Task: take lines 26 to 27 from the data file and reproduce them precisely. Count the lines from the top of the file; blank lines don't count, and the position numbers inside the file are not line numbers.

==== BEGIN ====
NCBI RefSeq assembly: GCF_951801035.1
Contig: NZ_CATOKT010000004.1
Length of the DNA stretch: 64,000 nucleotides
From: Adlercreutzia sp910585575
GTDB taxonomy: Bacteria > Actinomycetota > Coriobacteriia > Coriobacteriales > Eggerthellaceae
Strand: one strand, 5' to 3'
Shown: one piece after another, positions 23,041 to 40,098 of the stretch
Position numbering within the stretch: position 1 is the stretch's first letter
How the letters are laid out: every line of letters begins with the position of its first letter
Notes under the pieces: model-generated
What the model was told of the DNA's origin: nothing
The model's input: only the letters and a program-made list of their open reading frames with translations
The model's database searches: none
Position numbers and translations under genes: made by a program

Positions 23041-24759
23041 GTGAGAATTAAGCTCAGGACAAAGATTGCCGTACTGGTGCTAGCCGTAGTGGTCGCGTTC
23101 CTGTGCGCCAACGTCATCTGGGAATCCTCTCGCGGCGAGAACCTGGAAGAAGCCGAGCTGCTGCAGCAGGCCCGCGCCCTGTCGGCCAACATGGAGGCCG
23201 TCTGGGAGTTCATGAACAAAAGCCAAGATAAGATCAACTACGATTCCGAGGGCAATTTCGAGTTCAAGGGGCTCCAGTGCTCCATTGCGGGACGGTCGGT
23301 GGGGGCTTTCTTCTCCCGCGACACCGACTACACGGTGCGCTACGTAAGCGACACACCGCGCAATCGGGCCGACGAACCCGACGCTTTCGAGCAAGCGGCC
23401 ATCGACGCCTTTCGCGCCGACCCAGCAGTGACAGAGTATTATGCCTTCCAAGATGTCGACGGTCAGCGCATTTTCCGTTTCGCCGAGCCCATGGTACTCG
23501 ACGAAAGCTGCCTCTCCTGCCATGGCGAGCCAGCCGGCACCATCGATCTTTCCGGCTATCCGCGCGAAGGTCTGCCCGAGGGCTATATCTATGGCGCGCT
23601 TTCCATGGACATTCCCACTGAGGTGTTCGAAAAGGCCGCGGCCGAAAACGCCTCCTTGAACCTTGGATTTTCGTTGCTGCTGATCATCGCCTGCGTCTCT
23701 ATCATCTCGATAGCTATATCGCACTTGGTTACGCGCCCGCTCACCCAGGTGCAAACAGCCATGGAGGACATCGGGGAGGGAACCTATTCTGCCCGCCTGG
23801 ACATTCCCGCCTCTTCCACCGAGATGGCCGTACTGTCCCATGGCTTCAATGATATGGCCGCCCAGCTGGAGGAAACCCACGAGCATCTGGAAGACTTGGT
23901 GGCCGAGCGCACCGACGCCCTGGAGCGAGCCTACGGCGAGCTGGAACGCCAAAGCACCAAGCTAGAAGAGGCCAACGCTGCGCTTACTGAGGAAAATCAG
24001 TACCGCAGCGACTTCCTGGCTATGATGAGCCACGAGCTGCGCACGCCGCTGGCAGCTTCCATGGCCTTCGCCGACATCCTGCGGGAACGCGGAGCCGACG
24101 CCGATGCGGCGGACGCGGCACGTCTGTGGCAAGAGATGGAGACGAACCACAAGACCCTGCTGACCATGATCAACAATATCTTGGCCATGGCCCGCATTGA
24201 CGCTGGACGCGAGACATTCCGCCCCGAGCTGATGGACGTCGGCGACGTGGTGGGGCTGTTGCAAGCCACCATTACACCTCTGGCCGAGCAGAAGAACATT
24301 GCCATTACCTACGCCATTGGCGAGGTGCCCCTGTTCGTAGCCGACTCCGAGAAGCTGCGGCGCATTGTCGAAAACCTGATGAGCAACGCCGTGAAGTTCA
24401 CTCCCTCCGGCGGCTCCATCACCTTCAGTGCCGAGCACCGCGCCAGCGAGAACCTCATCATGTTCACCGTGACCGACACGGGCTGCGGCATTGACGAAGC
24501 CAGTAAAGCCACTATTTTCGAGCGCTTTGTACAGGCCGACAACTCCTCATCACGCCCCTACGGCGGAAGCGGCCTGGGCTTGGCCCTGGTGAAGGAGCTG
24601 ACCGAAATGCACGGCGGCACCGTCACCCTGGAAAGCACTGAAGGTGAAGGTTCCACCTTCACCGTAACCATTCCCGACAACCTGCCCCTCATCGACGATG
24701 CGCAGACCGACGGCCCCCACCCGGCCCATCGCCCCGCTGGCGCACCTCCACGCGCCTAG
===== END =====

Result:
24001 TACCGCAGCGACTTCCTGGCTATGATGAGCCACGAGCTGCGCACGCCGCTGGCAGCTTCCATGGCCTTCGCCGACATCCTGCGGGAACGCGGAGCCGACG
24101 CCGATGCGGCGGACGCGGCACGTCTGTGGCAAGAGATGGAGACGAACCACAAGACCCTGCTGACCATGATCAACAATATCTTGGCCATGGCCCGCATTGA